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Presidential term limits inhibiting democracy

In 1947, Sen. Harley Kilgore, D-W.Va., condemned a proposed constitutional amendment that would restrict presidents to two terms. “The executive’s effectiveness will be seriously impaired,” Kilgore argued, “as no one will obey and respect him if he knows that the executive cannot run again.”

I’ve been thinking about Kilgore’s comments as I watch President Barack Obama, whose approval rating has dipped to 37 percent in CBS News polling during the troubled rollout of his health care reform. Many of Obama’s fellow Democrats have distanced themselves from the reform and from the president.

Or consider reaction to the Iran deal. If Obama could run again, would he be facing fervent objections from Sens. Charles Schumer, D-N.Y., and Robert Menendez, D-N.J.?

Probably not. Democratic lawmakers would worry about provoking the wrath of a president who could be re-elected.

Nor does Obama have to fear the voters, which might be the scariest problem of all. If he chooses, he could simply ignore their will. And if the people wanted him to serve another term, why shouldn’t they be allowed to award him one?

That was the argument of our first president, who is often held up as the father of term limits. In fact, George Washington opposed them.

Washington stepped down after two terms, establishing a pattern that would stand for more than a century. But he made clear that he was doing so because the young republic was on solid footing, not because his service should be limited in any way.

Only in 1940, amid what Washington might have called a “great emergency,” did a president successfully stand for a third term. Citing the outbreak of war overseas and the Depression at home, Democrats renominated Franklin D. Roosevelt.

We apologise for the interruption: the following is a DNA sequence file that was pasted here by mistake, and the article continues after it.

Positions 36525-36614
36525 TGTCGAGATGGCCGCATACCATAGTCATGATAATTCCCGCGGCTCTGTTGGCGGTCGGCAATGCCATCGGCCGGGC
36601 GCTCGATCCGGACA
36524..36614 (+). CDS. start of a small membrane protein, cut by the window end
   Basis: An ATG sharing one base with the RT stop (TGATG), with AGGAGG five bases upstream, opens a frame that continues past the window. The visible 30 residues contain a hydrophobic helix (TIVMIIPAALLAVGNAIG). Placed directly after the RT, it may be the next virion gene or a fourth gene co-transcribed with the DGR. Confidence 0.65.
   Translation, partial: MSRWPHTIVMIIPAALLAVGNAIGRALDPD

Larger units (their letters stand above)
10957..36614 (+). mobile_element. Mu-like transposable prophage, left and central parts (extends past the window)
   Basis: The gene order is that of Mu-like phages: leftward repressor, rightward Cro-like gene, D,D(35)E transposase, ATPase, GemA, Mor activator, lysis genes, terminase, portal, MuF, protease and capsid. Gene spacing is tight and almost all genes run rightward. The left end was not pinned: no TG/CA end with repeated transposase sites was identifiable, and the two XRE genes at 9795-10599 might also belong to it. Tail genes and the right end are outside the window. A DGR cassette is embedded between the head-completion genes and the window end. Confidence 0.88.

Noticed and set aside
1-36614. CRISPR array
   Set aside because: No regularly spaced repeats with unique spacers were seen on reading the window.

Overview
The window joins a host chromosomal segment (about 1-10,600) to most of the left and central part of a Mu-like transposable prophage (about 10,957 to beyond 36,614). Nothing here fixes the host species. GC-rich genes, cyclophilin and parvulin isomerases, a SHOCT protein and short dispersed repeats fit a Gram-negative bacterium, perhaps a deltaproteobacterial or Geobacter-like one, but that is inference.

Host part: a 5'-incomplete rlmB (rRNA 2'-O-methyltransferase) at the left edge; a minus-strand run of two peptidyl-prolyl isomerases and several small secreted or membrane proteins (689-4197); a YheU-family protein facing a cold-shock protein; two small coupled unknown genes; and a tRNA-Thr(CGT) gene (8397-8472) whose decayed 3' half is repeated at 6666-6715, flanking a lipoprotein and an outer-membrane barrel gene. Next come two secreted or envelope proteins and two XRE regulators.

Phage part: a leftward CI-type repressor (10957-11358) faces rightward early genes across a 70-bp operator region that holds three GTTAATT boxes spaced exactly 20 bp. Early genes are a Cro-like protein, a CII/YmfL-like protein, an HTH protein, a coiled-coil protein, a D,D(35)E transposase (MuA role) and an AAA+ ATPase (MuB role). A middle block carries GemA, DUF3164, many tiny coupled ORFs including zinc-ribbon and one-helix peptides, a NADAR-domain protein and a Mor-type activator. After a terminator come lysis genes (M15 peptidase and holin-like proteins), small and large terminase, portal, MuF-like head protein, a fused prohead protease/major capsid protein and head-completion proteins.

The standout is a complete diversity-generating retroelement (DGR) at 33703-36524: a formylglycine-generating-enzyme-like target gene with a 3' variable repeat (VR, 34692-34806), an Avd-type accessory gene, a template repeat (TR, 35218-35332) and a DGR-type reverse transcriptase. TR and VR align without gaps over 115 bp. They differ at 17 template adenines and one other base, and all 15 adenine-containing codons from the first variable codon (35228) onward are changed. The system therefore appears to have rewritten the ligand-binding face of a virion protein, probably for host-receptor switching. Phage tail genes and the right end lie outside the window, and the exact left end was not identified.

The GOP moved to codify term limits in the Constitution in 1947, when a large Republican majority took over Congress. Ratified by the states in 1951, the 22nd Amendment was an “undisguised slap at the memory of Franklin D. Roosevelt,” wrote Clinton Rossiter, one of the era’s leading political scientists. It also reflected “a shocking lack of faith in the common sense and good judgment of the people,” Rossiter said.

He was right. When Congress succeeded in limiting the presidency to two terms, its members limited democracy itself.

“I think our people are to be safely trusted with their own destiny,” Sen. Claude Pepper, D-Fla., argued in 1947. “We do not need to protect the American people with a prohibition against a president whom they do not wish to elect; and if they wanted to elect him, have we the right to deny them the power?”

It’s time to put that power back where it belongs. When Ronald Reagan was serving his second term, some Republicans briefly floated the idea of removing term limits. The effort went nowhere, but it was right on principle. Barack Obama should be allowed to stand for re-election just as citizens should be allowed to vote for – or against – him. Anything less diminishes our leaders and ourselves.

Jonathan Zimmerman is a professor of history and education at New York University. He wrote this for the Washington Post.

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